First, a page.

Obesity: Why Prevention Is Better Than Cure

Current strategies for the fight against obesity, which focus primarily on reducing calories and increasing physical activity, can no longer help the majority of obesity patients lose weight and maintain that weight loss. Today, the probability of an obesity person regain normal body weight is 1 in 210 for men and 1-124 for women concludes a study by King’s College London presented in the American Journal of Public Health. A second study, published in the journal Obesity Research confirms that in terms of obesity, today, prevention is better than cure. For an equivalent amount of calories or practice of physical exercise in our 20-year BMI increased by more than 2.

weight management

The first study, published in the American Journal of Public Health has followed for 10 years, the weight of 278,982 participants, including 129,194 men and 149,788 women through their electronic health records and calculated the probability for obese participants, or regain a healthy weight or lose 5% of their body weight. Patients who underwent bariatric surgery were excluded from the study. The analysis finds that,

  • The likelihood annually for an obese patient to achieve a weight loss of 5% is 1 in 12 for men and 1 to 10 for women.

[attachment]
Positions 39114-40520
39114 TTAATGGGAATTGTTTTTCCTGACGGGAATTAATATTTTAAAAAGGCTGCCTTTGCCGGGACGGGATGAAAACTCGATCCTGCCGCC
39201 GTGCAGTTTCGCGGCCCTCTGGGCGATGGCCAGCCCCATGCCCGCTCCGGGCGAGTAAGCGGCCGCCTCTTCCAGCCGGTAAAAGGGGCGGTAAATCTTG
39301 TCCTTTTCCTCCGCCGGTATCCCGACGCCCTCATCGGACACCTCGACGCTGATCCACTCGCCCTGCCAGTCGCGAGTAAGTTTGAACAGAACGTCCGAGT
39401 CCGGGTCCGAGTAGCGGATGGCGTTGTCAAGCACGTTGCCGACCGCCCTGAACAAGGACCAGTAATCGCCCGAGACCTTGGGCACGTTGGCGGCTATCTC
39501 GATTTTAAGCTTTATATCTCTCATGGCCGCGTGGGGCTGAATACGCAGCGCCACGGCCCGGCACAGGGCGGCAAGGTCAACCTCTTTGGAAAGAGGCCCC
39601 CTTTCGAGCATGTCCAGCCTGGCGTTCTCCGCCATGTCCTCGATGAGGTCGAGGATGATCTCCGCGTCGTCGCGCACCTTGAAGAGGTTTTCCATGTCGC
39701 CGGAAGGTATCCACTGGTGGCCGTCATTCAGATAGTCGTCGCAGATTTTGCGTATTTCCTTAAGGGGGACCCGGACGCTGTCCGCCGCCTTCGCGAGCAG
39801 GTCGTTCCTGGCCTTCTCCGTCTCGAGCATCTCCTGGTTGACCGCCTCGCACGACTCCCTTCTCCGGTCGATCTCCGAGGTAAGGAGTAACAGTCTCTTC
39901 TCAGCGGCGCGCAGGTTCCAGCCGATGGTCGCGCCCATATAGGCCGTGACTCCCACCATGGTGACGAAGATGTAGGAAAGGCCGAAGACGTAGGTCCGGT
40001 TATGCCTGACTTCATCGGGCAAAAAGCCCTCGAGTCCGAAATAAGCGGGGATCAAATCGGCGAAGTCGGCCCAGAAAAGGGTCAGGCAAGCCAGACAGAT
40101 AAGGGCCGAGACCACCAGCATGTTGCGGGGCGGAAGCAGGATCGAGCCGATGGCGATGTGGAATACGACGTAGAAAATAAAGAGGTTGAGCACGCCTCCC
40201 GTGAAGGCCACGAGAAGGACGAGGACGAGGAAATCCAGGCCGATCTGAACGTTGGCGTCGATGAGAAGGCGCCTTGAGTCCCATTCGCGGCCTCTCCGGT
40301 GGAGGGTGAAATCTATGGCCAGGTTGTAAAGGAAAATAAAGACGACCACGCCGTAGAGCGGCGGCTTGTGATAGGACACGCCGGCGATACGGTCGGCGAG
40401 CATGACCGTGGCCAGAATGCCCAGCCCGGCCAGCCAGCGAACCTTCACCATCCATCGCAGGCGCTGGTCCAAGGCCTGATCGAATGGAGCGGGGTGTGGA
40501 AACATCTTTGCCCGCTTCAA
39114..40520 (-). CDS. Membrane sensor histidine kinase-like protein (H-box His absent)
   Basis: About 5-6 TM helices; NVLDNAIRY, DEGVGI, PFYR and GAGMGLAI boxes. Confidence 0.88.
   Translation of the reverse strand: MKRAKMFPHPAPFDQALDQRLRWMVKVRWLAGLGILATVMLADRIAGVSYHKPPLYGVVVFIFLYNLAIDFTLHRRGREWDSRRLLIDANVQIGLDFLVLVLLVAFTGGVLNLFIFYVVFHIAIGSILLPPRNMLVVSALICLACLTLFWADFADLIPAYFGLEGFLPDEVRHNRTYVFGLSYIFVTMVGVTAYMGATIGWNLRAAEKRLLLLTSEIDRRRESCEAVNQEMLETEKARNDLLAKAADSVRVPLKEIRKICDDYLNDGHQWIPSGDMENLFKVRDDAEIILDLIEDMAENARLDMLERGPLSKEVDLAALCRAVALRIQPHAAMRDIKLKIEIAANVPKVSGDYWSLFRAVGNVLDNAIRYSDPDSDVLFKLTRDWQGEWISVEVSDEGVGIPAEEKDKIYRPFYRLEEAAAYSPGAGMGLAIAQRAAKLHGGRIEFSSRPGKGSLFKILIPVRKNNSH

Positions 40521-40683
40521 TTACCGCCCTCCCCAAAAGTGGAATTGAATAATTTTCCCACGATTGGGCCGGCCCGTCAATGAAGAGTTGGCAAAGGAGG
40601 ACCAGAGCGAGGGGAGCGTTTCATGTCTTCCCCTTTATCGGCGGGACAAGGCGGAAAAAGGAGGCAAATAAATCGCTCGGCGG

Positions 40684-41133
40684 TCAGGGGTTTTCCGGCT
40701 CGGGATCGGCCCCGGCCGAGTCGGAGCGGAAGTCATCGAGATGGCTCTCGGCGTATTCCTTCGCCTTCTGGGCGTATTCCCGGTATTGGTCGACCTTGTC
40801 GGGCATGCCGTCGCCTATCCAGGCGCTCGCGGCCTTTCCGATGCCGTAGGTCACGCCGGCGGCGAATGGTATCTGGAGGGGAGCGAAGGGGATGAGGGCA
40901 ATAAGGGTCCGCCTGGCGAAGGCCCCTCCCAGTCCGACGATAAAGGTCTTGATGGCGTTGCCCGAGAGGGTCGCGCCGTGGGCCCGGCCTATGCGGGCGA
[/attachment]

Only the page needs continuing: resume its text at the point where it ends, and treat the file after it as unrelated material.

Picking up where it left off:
• In case of 5% weight loss, 53% of participants repeat the kilos lost in 2 years and 78% within 5 years,
  • The probability of an obese person regain normal body weight is 1 in 210 for men and 1-124 for women,
  • The probability of a severely obese person regain normal body weight is 1 in 1,290 for men and 1-677 for women

These results suggest already, on an epidemiological level, the weight-based diets, and exercise management programs are not effective enough in the fight against obesity in the general population.

The second study, published in the journal Obesity Research looked precisely whether the relationship between caloric intake, physical activity, and obesity had changed over time. Researchers from the universities of Toronto and Alberta (Canada) analyzed 36,377 adults from dietary data followed for 35 years through the NHANES cohort (National Health and Nutrition Survey). Physical activity data were considered in a subgroup of 14,419 adults. Analysis shows these 35 years (1971-2008):

Illnesses with Obesity


  • A 14% increase in BMI, total caloric intake, and carbohydrate intake,
  • A reduction of 5 to 9% of contributions in fat and protein,
  • The period 1988-2006,

An increase in the frequency of physical activity of 47 to 120%. for a given value of caloric intake, or physical activity, an increase in BMI up to 2.3 kg / m2!

Thus any factors other than diet and physical activity can contribute to the increase in BMI over time. Further research is needed to identify these factors and determine the mechanisms that affect body weight. Researchers evoke endocrine disruptors, some preservatives or sweeteners or changing occupations.

Whatever these factors and mechanisms, it is clear that current strategies to fight against obesity should focus on the prevention of obesity because once weight gain “installed”, the chances of eliminating are very small, even by the “Plan” or the practice of physical activity.

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